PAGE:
History and Philosophy of Physics

1502 Submissions

[2] viXra:1502.0229 [pdf] submitted on 2015-02-25 16:34:34

Seeking Truth Using Different Methods

Authors: Roger Schlafly
Comments: 10 Pages. Submitted to the 2015 FQXi essay contest.

Mathematics and physics are entirely different subjects, both in their methodology and results. The differences are illustrated with how they view randomness, enumeration, and truth. In physics, randomness can be an unknown, an observational error, an unpredictable event, or a quantum mystery. In math it is just part of probability theory. Mathematics has subtle properties of infinities that physics does not directly observe. Logical positivism is a philosophy that explains how mathematics and physics search for truth in different ways, but it has been rejected by modern philosophers, leaving them with deeply flawed views of what math and physics are all about.
Category: History and Philosophy of Physics

[1] viXra:1502.0103 [pdf] replaced on 2016-03-09 00:37:16

Entanglement Explained by Physical Realism

Authors: Dirk. J. Pons, Arion. D. Pons, Aiden. J. Pons
Comments: 17 Pages.

Problem: Several measurement effects, including superposition and entanglement, lack descriptive explanations though can be quantified by quantum mechanics (QM). Historical applications of the inequality method appear to favour QM and reject physical realism and hidden-variable (HV) solutions. In particular, Colbeck & Renner showed that no extension of quantum theory can exist with better predictive power than quantum mechanics itself. Purpose: This paper critiques the inequality method and the C&R proof. Approach: Logical considerations are used to examine the premises of the proofs. Findings: The analysis shows the inequalities are based on circular reasoning. They are premised on particles being zero-dimensional points, and then conclude that particles are incapable of having internal structure. The inequalities are falsified by showing that a non-local hidden-variable (NLHV) solution does exist to explain superposition and entanglement, without using quantum theory. In this new Cordus theory particles are proposed to have a specific internal structure. These structures provide the causality for behaviours including spin, polarisation, charge, frequency, matter-antimatter species differentiation, superposition, and entanglement. Originality: The ability to explain superposition and entanglement is especially relevant because it rebuts the C&R claim that it is ‘impossible’ that such a hidden-variable theory could exist. This is significant because these quantum phenomena have historically been considered to be only explainable with quantum mechanics.This shows that fundamental physics may be explained from the basis of physical realism after all. Implications: New physics based on NLHV principles can explain multiple phenomena, and suggests a way to better understand coherent phenomena.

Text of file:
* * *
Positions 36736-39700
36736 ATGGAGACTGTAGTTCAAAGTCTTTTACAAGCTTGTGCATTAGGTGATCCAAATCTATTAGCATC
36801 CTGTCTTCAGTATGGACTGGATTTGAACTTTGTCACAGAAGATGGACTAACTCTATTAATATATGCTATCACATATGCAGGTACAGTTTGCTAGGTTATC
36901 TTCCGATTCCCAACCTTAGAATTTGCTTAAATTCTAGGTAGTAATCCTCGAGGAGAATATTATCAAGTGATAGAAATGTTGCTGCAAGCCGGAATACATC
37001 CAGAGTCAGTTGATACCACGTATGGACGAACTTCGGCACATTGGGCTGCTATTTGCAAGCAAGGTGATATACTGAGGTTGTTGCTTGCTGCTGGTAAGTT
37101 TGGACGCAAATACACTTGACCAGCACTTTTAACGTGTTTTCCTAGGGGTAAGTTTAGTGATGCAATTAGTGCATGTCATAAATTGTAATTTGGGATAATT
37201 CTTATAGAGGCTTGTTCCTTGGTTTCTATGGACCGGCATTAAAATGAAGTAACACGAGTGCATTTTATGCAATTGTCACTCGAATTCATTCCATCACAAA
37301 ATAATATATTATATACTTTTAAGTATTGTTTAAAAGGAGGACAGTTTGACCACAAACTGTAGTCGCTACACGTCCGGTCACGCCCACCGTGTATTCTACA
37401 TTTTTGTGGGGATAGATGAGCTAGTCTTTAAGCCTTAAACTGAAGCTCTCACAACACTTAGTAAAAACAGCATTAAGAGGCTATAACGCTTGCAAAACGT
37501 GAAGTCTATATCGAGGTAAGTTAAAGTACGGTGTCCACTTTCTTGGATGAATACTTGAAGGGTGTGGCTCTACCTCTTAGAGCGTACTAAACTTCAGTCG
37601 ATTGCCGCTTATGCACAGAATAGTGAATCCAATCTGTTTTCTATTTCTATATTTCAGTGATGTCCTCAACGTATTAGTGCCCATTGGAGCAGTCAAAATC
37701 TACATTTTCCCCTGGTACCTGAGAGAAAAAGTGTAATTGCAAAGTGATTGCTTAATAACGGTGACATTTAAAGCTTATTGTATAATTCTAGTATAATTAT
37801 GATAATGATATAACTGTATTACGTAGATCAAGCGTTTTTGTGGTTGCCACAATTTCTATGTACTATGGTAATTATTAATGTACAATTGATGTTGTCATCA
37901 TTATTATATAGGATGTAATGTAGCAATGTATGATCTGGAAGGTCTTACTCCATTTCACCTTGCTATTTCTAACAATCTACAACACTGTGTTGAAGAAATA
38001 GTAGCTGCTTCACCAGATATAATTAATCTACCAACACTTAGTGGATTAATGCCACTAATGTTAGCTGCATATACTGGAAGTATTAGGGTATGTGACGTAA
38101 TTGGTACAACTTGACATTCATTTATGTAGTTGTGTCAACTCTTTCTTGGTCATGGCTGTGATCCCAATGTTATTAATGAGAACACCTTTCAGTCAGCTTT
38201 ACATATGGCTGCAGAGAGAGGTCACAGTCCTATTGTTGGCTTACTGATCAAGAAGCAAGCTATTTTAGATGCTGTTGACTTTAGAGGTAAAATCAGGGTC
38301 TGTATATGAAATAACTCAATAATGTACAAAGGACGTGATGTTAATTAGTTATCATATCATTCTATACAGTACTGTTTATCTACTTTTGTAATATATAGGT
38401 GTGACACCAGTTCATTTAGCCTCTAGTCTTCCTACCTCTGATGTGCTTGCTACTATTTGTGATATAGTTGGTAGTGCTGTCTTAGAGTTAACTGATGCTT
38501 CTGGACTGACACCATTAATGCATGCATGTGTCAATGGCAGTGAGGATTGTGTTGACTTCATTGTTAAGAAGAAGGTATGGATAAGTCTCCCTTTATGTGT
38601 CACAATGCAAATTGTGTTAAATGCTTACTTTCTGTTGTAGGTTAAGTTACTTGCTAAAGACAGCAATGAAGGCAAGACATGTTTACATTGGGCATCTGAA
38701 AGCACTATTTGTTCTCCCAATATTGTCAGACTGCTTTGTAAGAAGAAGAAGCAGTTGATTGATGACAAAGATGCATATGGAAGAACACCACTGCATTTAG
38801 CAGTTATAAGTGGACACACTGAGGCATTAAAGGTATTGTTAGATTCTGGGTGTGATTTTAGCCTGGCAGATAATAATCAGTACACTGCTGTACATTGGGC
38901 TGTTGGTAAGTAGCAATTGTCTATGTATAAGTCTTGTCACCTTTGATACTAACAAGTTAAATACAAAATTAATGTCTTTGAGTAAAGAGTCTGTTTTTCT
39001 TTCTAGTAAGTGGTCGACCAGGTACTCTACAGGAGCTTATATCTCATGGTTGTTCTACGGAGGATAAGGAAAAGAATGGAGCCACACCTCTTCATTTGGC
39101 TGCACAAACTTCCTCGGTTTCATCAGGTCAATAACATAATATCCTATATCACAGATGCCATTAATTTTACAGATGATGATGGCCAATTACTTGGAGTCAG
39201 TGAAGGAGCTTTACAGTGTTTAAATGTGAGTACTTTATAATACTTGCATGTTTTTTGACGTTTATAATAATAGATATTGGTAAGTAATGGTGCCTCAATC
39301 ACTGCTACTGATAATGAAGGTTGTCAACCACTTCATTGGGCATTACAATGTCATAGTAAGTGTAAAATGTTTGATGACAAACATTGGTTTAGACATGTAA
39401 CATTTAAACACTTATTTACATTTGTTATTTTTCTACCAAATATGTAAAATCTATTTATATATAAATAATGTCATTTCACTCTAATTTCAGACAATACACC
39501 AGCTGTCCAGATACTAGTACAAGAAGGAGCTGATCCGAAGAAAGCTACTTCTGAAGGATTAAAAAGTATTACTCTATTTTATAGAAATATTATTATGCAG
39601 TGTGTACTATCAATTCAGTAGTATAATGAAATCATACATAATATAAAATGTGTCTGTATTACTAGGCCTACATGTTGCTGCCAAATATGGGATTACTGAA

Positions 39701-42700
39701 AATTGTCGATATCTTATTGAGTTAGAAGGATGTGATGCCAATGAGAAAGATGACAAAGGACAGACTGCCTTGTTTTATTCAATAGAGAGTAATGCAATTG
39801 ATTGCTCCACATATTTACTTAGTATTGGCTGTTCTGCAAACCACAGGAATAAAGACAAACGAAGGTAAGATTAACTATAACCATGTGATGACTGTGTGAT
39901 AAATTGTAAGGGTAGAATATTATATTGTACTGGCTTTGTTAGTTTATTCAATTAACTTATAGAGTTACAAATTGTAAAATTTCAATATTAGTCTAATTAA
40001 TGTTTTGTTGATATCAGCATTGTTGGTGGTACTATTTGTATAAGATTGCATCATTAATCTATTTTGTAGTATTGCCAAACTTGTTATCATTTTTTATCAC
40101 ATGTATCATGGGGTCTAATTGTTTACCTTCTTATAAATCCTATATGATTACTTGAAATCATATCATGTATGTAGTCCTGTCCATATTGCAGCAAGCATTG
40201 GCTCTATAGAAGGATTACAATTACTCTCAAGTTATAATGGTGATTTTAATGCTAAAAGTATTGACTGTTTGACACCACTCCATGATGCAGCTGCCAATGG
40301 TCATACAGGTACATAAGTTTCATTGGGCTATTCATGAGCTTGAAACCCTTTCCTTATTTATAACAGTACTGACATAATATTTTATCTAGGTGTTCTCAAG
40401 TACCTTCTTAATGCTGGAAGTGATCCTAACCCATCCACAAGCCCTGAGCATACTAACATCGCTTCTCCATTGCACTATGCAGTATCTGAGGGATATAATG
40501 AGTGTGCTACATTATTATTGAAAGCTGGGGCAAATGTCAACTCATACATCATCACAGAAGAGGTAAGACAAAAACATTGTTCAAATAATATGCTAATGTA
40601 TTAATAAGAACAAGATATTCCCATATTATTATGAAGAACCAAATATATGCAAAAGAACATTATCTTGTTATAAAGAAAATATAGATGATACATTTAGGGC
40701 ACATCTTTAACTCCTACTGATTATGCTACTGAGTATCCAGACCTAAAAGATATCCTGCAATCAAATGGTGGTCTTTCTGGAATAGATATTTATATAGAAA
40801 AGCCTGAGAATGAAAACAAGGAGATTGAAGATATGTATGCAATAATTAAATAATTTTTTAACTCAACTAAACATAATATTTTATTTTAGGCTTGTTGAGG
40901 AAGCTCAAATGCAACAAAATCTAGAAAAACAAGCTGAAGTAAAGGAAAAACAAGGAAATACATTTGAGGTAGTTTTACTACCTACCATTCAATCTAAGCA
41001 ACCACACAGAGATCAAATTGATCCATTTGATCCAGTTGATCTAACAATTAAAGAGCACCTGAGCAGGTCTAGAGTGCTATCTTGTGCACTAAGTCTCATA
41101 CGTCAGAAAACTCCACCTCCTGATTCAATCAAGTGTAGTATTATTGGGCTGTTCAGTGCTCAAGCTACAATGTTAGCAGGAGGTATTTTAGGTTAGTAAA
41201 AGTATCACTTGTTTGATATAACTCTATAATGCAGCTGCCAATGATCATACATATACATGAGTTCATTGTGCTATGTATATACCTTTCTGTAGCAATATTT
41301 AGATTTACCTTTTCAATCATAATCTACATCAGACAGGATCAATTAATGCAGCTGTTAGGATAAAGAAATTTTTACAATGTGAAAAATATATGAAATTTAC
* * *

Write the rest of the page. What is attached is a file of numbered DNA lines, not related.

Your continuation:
Category: History and Philosophy of Physics